Certain well-off families (very few) in the seventeenth century raised children in Latin as a first language. That may have been the last time. Others might say.
Quaedam paucae familiae beatae saeculi septimi decimi liberos eduxerunt, latinam habentes ut linguam primam. Nisi fallor, post hoc sic non evenit. Alii me corrigent.

Lucus wrote:This statement also has an escape clause: "but seldom do people stick with them and achieve fluency." And if you do stick with it? Fluency is gained only through the effortless exercise of four faculties:

reading
writing
listening
speaking

I mean that clause to be understood in here: "will help fluency gain only as part of lots of other hard work".
Quae talia hîc inter alias res intelleguntur: "volubilitatem attingere potes si etiam magnam operam temporemque des ad multas alias res".

Lucus wrote:How then would you set alight Latinity, if not by Evan's method?

The first time I went onto the Latinum site, I was very hopeful. But I was soon disillusioned. I found the structure dreadful, the recordings dreadful and the approach of the author unreliable and unattractive. And the author grated on me,—making large statements and offering advice that merely repeated the wisdom of others, but not always accurately and expressed much better elsewhere. It offered the chance to listen to a beginner (who nowhere then admitted to being so, with his ability obscured behind the words of others) carefully but in an exaggerated manner reading an excellent school book. Anything good was a borrow or a link from, or to, elsewhere. It seemed to me rather vain and posed, with on overdraft on others' abilities. I can honestly say that I didn't sense that the author offered me anything authentic. And yet If others say it's good, that's fine. There is no accounting for taste. Maybe I'm very much in the minority on this, but when people on this site call Metrodorus an "expert", it just confirms to me that the world really is crazy. I'm happy to be in a minority, in case it's infectious. Luckily fot me, my enthusiasm was not extinguished by the buckets Metrodorus was casting from his site and I remain enthusiastic. Ironically, one of my original motivations to study an ancient language such as Latin was because I believed that contemporary existence is crazy. But since existence has never been anything other than crazy, the study of Latin can't be seen as a protest but as a source of stoic comfort: there has never been any escape, so forget complaining. Dear Lucus, nothing can "alight Latinity" except the personal and accidental motivations of individuals, and the example of the meaningful communication of good latin (by which I mean authentic Latin rather than grammatically correct Latin), from sincere voices past and present. Those are the things that I found missing from the Latinum site (in Adler yes, but not in the site's author). Maybe that site satisfies dreams other that those, but those fantasies don't interest me.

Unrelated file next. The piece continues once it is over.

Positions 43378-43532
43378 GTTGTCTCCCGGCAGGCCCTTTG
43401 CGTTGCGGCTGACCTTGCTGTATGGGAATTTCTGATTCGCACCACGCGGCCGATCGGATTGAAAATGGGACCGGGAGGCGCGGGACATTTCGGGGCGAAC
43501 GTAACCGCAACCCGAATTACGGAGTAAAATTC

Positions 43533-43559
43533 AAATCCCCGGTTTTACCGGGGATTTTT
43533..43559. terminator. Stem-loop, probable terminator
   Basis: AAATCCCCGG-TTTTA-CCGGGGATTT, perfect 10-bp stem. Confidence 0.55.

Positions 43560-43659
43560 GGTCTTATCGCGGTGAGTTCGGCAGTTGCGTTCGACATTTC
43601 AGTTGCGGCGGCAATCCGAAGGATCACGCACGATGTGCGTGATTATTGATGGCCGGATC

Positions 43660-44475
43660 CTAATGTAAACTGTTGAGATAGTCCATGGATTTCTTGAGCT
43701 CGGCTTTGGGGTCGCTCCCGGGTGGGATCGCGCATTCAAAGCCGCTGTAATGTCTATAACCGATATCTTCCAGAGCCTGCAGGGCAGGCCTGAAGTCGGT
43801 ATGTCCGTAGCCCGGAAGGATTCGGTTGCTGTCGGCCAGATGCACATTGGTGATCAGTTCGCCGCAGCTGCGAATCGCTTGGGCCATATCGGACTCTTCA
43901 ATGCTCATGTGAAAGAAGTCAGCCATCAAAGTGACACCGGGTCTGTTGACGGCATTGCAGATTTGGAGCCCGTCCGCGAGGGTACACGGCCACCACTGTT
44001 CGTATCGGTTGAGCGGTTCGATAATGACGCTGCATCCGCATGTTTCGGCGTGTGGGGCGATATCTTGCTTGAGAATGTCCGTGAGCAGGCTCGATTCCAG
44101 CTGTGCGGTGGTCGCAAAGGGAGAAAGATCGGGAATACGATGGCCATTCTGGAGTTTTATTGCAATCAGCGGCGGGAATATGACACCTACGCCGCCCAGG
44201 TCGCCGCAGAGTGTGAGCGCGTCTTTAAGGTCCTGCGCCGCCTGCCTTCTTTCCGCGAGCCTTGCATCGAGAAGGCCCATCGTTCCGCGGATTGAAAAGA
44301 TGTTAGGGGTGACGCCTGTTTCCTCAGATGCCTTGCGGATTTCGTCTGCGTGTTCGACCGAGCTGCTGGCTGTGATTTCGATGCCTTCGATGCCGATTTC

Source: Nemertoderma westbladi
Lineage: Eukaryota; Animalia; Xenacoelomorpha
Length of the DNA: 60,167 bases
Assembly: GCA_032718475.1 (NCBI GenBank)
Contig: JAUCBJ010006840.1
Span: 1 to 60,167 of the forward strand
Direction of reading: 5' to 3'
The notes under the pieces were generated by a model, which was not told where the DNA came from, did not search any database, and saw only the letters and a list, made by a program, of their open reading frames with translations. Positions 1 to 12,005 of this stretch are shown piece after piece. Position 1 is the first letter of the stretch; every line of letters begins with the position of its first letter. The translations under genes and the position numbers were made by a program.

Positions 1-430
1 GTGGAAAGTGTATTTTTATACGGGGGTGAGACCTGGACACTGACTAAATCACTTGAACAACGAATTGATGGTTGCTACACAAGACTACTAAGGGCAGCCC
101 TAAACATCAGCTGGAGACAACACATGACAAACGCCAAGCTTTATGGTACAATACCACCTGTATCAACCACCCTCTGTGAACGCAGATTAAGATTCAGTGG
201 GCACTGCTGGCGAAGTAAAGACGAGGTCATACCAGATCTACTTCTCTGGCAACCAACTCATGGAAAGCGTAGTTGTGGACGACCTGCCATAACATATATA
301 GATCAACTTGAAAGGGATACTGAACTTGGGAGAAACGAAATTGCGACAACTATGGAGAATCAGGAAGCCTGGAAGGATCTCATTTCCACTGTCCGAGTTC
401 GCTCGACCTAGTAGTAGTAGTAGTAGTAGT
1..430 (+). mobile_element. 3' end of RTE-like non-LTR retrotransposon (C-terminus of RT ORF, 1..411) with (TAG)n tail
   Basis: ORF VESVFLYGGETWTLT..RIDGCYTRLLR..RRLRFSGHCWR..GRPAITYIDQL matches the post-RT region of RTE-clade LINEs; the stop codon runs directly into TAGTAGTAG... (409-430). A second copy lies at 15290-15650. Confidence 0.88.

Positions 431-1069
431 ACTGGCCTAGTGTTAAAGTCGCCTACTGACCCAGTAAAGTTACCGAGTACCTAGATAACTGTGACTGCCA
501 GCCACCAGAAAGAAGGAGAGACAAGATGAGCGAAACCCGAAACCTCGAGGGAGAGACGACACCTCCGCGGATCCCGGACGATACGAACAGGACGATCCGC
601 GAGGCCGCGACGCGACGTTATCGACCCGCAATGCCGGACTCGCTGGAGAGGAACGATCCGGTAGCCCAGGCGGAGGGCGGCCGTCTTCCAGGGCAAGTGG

Cum primo in situm "Latinum" nomine veni, plenus spei eram. Mox autem frustratus sum,—et consitutione, et receptionibus sonituum, et genere auctoris, quod genus inventum inconstabileque putavi. Et is auctor me invictavit,—qui sententias magnas aggressit et consilia aliorum repetivit, etsi illa consilia meliùs accuratiùsque alibi ostensa. Occasionem praebuit tironem (nusquam tunc sic esse admittentem sed ponè verba aliorum statum suum celantem) ex libro capitale sedulò at cum hyperbole recitantem audiendi. Omnia bona de sito alio veniebant. Mihi visum est situm ob vanitate factum et fictum esse, et aliorum ad opera nimìs obligatum. Verùm dico me nullum ab auctore authentici deditus esse, ut sensi. At si alii aliter habeant, licet; gustus arbitrio subjectus est. Fortassè in paucioribus benè sim, sed cum dicunt quidam in hôc foro Metrodorum peritum esse, dico me contentum sepositum esse ne insania contrahatur. Me fortunatum, autem! Alacritas linguae latinae mea hamis Metrodori deflammata non est sed advixit manetque. Ironicè quidem, hac sententia, ut mundus insanus est, ad linguae latinae discendum me movit. Quod nunquam autem aliter mundus fuit (quod etiam in latinae discendo inveniat), minùs in reclamatione contrâ stultitiam dierum nostrorum sed plùs in consolationem stoicam virtus huius linguae inveniatur: impossibile evadere, futile est ergô queri. Nullum, Luce care, latinitatem excitabit nisi arbitrium studiumque proprium et exempla communicandi significanter rectéque authenticéve data, ex vocibus temporum praesentis praeteritique. Quae ab sito "Latinum" nomine desunt, ut opinor (in voce Alder quidem quae in paginâ restat sed non in voce Metrodori). Ille situs alia forsitan somnia implet, sed non mihi sunt illae fantasiae.
I'm writing in Latin hoping for correction, and not because I'm confident in how I express myself. Latinè scribo ut ab omnibus corrigar, non quod confidenter me exprimam.